Dentures & Prosthetics
Dentures generally refers to the replacement of an entire arch of teeth with a removable appliance with either plastic or porcelain teeth on it. If there are a few teeth left, then it is referred to as a Partial Denture. This will either have acrylic base holding it in place, or it will have metal clasps to secure it to the adjacent teeth. Generally when a denture is placed for the first time, it takes a while to get used to it, since it is a foreign body in your mouth.
People who use dentures need to maintain good oral hygiene just as if they have their own teeth. Dentures require cleaning and the tissue they fit on should be periodically checked by their dentist to make sure they are fitting well. Poor fitting dentures can cause sore spots, ulcerations or other problems. After a denture has been in the mouth for several years, the shape of the ridges might shrink over time. As a result, often dentures need to be refitted, relined, or remade. This is often done after every 5-10 years.
What to expect
New denture wearers can expect that the dentures will make their mouth feel “full”, the tongue feels crowded and they may find that they build up saliva quicker. If a person had dentures made when they were young, often the ridge gets preserved and then dentures sometimes seem to hold in stronger. If you bite your cheek or the dentures “clack” when you talk, then you should have them checked quickly. It is advised to start your new eating habits by cutting your food into smaller portions and eat softer foods until you get used to them. If possible, split the food up into two halves and chew evenly on both sides to avoid “rocking” the denture while it is first fitting in. Keep the food in the back rather than in the front of the denture. Sucking on a mint or small candy can help prevent gagging that may also be common when first getting used to a new denture.
Proper care of your Denture
Dentures should be brushed daily just like you would brush your natural teeth to avoid plaque build-up. Even though you won’t get a cavity on the denture, you can build up plaque that can cause odor, or build-up which can lead to ill-fitting dentures. The roof of the mouth has little ridges in it also which can trap plaque as well, and if dentures are not removed for cleaning, then the tissues can get irritated, red and raw. You should use a mouthrinse as well as gently brush both your tongue and roof of your mouth. It is better to wear your dentures at night, especially during the first few weeks to help your mouth adapt to them.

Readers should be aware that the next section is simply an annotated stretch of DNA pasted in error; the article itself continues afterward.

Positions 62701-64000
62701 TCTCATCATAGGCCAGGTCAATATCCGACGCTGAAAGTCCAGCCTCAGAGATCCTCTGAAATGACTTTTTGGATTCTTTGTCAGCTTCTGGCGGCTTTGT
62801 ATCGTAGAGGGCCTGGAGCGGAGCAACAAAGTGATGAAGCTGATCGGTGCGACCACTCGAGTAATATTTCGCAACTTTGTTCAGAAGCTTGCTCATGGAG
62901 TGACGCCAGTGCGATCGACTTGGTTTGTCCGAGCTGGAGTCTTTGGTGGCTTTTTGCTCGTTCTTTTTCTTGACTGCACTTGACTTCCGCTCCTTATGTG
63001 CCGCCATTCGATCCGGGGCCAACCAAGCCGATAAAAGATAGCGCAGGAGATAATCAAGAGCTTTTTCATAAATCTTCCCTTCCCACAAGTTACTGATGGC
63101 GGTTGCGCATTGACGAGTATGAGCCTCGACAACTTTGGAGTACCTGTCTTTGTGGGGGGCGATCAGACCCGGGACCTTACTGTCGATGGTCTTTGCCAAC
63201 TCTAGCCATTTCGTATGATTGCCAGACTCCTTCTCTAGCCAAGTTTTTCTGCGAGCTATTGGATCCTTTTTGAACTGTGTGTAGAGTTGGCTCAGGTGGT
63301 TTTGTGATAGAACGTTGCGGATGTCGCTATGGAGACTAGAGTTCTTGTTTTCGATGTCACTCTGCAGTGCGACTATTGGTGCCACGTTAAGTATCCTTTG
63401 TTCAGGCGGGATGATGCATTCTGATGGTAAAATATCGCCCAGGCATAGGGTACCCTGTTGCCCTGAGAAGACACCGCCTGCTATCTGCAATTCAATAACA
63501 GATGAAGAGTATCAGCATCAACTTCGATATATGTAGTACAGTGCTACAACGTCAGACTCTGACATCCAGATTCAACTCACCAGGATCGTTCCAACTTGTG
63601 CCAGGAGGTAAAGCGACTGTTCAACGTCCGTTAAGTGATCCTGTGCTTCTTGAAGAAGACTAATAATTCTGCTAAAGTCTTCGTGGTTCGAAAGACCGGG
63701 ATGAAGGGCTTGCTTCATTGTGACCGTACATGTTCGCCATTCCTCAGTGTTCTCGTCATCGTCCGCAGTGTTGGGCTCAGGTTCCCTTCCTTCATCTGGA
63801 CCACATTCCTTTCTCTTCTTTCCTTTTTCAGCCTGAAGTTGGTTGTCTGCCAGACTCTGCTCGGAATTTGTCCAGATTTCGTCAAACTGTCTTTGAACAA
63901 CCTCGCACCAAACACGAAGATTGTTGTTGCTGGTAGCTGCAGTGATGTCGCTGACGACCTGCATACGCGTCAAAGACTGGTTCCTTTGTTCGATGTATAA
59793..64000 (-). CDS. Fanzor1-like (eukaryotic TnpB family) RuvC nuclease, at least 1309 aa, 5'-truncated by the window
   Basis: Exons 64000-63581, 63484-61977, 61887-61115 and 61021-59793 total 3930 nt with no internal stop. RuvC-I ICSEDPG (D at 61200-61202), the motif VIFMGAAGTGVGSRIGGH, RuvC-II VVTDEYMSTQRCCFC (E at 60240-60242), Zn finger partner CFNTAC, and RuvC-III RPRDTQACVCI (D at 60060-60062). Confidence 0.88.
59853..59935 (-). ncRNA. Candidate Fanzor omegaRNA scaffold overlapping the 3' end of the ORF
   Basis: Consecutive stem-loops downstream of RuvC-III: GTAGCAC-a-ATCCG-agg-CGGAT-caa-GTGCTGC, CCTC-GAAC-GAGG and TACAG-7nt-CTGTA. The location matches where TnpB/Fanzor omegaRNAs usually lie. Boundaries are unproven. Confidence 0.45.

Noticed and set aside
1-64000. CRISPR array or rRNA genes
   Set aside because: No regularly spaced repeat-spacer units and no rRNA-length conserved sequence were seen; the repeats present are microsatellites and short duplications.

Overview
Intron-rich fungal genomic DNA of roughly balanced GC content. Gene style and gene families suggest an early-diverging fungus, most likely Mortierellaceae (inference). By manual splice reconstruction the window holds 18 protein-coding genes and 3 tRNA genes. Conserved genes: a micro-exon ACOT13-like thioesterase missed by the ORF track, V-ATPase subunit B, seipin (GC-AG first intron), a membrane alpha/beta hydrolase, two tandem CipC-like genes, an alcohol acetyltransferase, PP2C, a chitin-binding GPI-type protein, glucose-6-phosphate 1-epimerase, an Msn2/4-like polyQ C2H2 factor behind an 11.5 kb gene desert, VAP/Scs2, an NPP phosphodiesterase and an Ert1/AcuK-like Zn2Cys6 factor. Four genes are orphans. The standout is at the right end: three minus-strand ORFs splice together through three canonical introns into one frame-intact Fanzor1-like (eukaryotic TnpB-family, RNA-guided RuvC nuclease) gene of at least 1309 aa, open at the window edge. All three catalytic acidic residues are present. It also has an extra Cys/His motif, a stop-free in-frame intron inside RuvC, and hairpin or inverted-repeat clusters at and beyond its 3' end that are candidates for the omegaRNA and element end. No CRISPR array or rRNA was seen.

What not to use
A denture is made of acrylic and therefore needs to properly handled. It should not be dropped or left in the direct sunlight for long periods of time. The moisture helps to keep it somewhat pliable. Do NOT use bleach, toothpaste, vinegar or soap on a denture as these can scratch or discolor the denture. In addition, NEVER use a hard bristle brush or a wire brush on the teeth. the little scratches that can result in that will harbor bacteria and plaque. When you aren’t wearing your denture, you should keep it either in a tub of water or in the plastic container to avoid it getting dirty or dried out.
From time to time, especially with either new or immediate (after teeth extractions) dentures, there is a time for the tissue to adapt to the denture as well as for the patient to get used to wearing the denture. It is advised to only use adhesives only if necessary. They are very useful when needed to assist a denture fit properly. If a denture is an immediate denture and the tissue is still healing from where the teeth were, then it is likely that the denture will not fit well for a couple weeks. The first week, the tissue often swells from the extractions and then the second week, the tissue tends to shrink from the healing and not having a tooth in the area. As a result, it is impossible for a denture to fit BOTH conditions snuggly. For immediate dentures, it is usually advised that a reline is done after a few months to allow the tissue to finish healing. If you need to use an adhesive, many dentists suggest using a LIGHT amount of a powder first to see it that can help create the necessary SEAL that you need to help the denture hold in place.
617 West Huntington Drive, Monrovia, Ca.
1 (626) 599-2000